This album is just brilliant! It is a return to the modal jazz composition of the previous decade that was quickly being abandoned for a more fusion approach in the jazz world, yet it wasn't just being retrospective. It was also fresh and original taking jazz to new places. At times the piano reminds me more of soul or gospel adding a warmth and a gentleness to the ferociousness of the musical performance that feels like a battle between order and chaos and at times it truly does have a free-jazz feel especially when Pharoah Sanders and Joe Henderson are competing on the left and right channels with their saxophones. The free form performances of bassist Ron Carter and drummer Ben Riley show that it really is the sum of the parts that make this album come together. None of the individual instruments would sound right without the contrast. The strange thing about this album is that despite feeling like a mystical spiritual journey the music doesn't particularly evoke any feel towards the Ancient Egyptian imagery depicted on the cover art. Doesn't matter a bit though. I find this music satisfying from beginning to end and wishing more albums of the sort had been made like it. However, I guess that would diminish from its uniqueness. 5 stars
Warthur
Alice Coltrane's musical exploration of mystical concepts from Egyptian mythology might be firmly in the avant-garde camp, but it sounds an awful lot more focused and honed than much of what is usually referred to as free jazz. Alice and her posse of sidemen manage such a dead-on evocation of mood with this one that it's hard to say which parts are structured composition and which parts are free improvisation, since more or less everything the musicians play helps evoke the atmosphere aimed for. The sax-and-flute duo of Henderson and Sanders are a particular treat, especially the way they are arranged in the mix - listen to a stereo version of the album on headphones to get the full effect of their interplay.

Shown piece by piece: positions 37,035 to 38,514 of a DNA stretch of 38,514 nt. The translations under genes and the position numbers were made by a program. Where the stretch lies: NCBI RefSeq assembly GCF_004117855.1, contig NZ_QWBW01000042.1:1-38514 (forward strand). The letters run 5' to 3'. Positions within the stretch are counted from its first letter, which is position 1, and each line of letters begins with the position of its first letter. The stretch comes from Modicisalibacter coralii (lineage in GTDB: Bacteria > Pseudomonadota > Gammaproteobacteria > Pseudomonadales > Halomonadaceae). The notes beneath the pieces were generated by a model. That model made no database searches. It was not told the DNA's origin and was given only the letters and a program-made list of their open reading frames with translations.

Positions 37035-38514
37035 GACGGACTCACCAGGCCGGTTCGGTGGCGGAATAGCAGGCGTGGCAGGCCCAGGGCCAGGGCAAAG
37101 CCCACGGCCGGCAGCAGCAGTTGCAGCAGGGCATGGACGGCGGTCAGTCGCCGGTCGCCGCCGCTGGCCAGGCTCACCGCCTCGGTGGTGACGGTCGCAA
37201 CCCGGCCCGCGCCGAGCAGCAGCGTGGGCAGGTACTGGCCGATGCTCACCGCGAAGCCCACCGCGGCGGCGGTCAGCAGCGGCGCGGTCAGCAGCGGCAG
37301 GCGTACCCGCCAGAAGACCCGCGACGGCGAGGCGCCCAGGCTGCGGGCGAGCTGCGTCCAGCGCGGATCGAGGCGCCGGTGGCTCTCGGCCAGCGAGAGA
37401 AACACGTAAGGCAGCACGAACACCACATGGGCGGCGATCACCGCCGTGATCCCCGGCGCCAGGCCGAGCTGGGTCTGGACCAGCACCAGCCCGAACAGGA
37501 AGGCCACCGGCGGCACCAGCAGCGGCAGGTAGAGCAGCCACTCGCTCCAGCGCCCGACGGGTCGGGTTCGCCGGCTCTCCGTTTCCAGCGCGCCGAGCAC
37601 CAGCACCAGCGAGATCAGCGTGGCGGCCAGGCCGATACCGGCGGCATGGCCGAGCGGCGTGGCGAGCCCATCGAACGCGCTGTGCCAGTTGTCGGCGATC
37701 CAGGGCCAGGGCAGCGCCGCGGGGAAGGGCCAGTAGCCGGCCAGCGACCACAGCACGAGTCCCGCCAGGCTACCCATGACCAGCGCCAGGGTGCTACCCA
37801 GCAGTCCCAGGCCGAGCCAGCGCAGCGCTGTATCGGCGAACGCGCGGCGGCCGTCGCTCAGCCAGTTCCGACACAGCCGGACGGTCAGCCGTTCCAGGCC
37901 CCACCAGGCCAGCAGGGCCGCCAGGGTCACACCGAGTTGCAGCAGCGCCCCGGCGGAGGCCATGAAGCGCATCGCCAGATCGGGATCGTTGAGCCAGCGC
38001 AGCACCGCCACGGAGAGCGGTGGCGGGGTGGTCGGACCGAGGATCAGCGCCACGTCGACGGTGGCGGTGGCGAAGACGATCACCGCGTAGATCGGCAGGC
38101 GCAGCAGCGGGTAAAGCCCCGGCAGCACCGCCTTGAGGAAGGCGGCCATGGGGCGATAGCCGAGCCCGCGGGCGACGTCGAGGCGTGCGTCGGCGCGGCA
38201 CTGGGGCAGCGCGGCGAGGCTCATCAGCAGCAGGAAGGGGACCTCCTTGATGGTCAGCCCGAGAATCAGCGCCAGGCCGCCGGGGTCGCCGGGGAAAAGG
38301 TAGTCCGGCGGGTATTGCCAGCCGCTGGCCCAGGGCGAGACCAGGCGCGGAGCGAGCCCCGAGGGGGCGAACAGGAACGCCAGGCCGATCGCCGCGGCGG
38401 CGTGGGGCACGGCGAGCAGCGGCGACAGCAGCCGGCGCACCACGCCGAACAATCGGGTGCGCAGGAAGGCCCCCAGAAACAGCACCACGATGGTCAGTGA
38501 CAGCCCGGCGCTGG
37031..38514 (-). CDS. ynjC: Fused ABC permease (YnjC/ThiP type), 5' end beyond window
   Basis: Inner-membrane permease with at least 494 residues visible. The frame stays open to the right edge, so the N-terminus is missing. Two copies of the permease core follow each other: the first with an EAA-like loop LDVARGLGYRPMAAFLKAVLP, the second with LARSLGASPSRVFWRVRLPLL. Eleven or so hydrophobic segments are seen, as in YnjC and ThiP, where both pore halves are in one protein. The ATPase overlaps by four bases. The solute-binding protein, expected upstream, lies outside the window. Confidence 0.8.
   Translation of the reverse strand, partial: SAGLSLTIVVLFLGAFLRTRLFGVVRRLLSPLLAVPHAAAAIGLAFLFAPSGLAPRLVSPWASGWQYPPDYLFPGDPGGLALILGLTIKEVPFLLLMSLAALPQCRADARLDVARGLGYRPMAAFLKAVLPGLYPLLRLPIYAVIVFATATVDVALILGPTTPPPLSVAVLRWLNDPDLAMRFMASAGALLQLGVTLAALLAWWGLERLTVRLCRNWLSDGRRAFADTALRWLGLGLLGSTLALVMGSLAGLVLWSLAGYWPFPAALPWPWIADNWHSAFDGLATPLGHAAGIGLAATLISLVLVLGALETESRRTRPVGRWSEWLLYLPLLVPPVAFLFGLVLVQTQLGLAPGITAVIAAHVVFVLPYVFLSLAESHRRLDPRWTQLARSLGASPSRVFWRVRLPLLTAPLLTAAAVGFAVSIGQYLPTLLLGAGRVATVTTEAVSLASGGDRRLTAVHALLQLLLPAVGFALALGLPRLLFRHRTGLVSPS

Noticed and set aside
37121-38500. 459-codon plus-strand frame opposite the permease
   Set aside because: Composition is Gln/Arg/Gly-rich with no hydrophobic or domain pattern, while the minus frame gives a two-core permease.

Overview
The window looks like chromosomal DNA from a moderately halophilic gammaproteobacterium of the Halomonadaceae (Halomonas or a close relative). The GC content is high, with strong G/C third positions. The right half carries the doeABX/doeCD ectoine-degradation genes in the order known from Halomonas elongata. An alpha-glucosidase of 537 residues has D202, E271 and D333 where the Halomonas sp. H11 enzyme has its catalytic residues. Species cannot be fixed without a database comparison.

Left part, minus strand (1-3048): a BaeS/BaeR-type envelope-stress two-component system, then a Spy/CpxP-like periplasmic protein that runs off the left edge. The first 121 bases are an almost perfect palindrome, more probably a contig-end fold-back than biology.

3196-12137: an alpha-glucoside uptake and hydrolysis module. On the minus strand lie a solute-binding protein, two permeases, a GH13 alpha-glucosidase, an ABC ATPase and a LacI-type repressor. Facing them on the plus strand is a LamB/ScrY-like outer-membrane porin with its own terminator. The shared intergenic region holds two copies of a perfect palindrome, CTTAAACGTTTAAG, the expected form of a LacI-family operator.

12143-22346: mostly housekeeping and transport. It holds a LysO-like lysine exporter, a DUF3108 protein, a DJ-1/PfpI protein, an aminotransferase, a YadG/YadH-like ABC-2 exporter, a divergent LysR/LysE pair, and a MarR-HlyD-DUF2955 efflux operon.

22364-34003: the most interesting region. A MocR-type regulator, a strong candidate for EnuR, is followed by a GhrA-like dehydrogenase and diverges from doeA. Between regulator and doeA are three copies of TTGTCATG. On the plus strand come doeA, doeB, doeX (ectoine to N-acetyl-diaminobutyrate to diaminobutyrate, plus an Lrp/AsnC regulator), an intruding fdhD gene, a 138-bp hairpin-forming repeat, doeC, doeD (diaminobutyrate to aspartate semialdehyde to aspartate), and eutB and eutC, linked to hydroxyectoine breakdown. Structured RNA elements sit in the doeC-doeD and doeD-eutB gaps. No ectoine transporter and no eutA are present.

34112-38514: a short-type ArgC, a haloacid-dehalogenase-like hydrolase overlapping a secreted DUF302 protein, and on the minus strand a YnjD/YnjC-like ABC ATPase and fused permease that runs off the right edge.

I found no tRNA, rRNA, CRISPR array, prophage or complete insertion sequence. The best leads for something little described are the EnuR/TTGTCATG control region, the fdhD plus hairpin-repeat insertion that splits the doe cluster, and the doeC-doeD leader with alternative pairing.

Sean Trane
Third album from Alice’s wonderful world of musical marvels (I’m tempted to say Alice’s musical adventures in Wonderland), Ptah is certainly one of her major achievements and probably her least instantly-recognisable work from the 70’s discography. Behind the tremendous Egyptian mythology artwork and title, Ptah is Alice’s most sombre but also more fascinating moment, as she explores the double horn territory (nothing evil here, though) and goes a step further in her Trane-world endeavours.